(director/writer: Lloyd Corrigan; screenwriters: Sidney Buchman/Monte Katterjohn/novel “Daughter of Fu Manchu” by Sax Rohmer; cinematographer: Victor Milner; music: Rudolph J. Kopp/John Leipold; cast: Anna May Wong (Princess Ling Moy), Warner Oland (Fu Manchu), Sessue Hawakaya (Ah Kee), Bramwell Fletcher (Ronnie Petrie), Harold Minjir (Rogers), Frances Dade (Joan Marshall), Lawrence Grant (Sir Basil Courtney), Holmes Herbert (Sir John Petrie), Nella Walker (Lady Petrie), Nicholas Soussanin (Morloff), E. Alyn Warren (Lu Chung), Harrington Reynolds (Hobbs), Oie Chan (The Amah); Runtime: 72; MPAA Rating: NR; producer; Robert Harris:  Paramount; 1931-B/W)

“It’s fortunate to have as its star the magnificent Anna May Wong.”

Reviewed by Dennis Schwartz

This Fu Manchu tale is a deeply flawed but lively version of the Sax Rohmer novel “Daughter of Fu Manchu.” It’s clumsily directed but nevertheless adequately enough, with super visuals by the DP Victor Milner. It’s adapted to the screen by the American director Lloyd Corrigan (“The Beloved Bachelor”/”The Broken Wing”) and his co-writers Sidney Buchman and Monte Katterjohn. It’s fortunate to have as its star the magnificent Anna May Wong, the Chinese-American who was born in 1905, in Los Angeles, to a traditional laundry owning family of 7 brothers and sisters. She left for Hollywood and stardom during the silents in the 1920s to become a star and in the pre-code days of the early 1930s became a mega-star. The most popular Asian actress at the time in both Europe and America, had the beauty, grace and acting ability to even make a stereotypical role for Asians seem OK (even if her roles should have been better). The actors here are mostly whites playing Asians, but there are a few Asians playing Asians–which was rare for the early racist period in Hollywood.

The London residing Oriental beauty Princess Ling Moy (Anna May Wong), a nightclub dancer, doesn’t realize that she lives next door to a father she has never seen, the evil madman master criminal Dr Fu Manchu (Warner Oland, Swedish actor), who supposedly was killed twenty years ago after he killed the wealthy father of Sir John Petrie (Holmes Herbert) over a vow he took during the Boxer Rebellion to eliminate all heirs of the Petrie family so the clan will die out. The vow was made after Fu Manchu falsely blamed General Petrie for killing his wife and son during the rebellion.

But Fu Manchu’s body was never found, and he now shows us he’s very much alive and consumed with hatred and vengeance to wipe out all the Petrie heirs. Feeling too weak to do the hit while on his death bed, after a gunshot wound, he summons his daughter to honor her family and kill the last remaining son of the Petrie family, Ronnie (Bramwell Fletcher). Though engaged to Joan Marshall (Frances Dade), Ronnie falls in love with the beautiful Princess and they show affection for each other.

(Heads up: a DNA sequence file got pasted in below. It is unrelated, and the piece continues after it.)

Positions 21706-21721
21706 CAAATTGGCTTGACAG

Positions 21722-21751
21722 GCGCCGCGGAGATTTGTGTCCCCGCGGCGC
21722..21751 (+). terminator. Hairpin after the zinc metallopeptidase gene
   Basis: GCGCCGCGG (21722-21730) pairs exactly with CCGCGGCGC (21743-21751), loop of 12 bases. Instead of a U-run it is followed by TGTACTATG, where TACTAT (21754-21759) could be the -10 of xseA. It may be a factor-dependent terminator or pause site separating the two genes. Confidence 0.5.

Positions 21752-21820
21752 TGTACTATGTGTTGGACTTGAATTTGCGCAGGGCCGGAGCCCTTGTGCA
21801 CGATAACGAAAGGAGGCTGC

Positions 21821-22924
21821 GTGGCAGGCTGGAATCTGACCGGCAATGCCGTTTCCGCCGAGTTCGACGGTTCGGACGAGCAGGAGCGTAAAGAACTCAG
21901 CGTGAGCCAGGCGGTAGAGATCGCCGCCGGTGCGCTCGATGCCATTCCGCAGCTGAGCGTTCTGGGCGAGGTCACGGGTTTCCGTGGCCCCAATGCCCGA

Ah Kee (Sessue Hawakaya, Japanese actor, in his first talkie pic) plays the Chinese detective who works off the record for a prejudiced Scotland Yard (won’t hire Asians). He gets his assignments from the open-minded chief, Sir Basil (Lawrence Grant), serving as an expert on Fu Manchu and protector of the Petrie family from the “Dragon” curse. The detective suspects Fu Manchu is still alive when he believes he spots him roaming around Petrie’s neighborhood. But when Ah Kee arrives at the Petrie mansion, he must watch Sir John killed after his tobacco is poisoned. However, Fu Manchu before he can escape from the Petrie house, is shot by the detective. To escape from Petrie’s house the wounded Fu Manchu first hides in a space behind a hidden panel that he finds with the help of Morloff (Nicholas Soussanin), the next door neighbor secretly hosting and supporting Fu Manchu.

At last Fu Manchu has introduced himself to his crafty daughter and finds she’s willing to kill the last heir Ronnie. When her dad dies, the daughter is supervised by Fu Manchu’s henchman (E. Alyn Warren), who precisely follows the boss’s orders issued from beyond the grave. He knows that only a member of his family can carry out the vengeance for it to be valid. Even though Ling loves Ronnie and couldn’t in her first two attempts assassinate him, she tries hard to do it the third time but is thwarted again..

The last act is filled with twists and turns as the curse of the Dragon is finally broken with Ling Moy’s death.

Though the thriller is clunky in its execution and has some silly acting moments, it’s highly entertaining. Furthermore, I would see the legendary Anna May in anything and probably enjoy it, as she always seems to rise above the B-films she’s in.

The film’s best quote, giving it a little Charlie Chan flavor, is when Fu Manchu says: “A stupid son is better than a crafty daughter.”

Anna May was the star and earned $6,000 for four weeks’ work; Oland had a small part where he was killed off early and put little time in the film, nevertheless he earned around twice as much as she did (which can be attributed to white actors usually getting paid more than Asians in Hollywood, even if in lesser roles).

REVIEWED ON 5/29/2022  GRADE: B-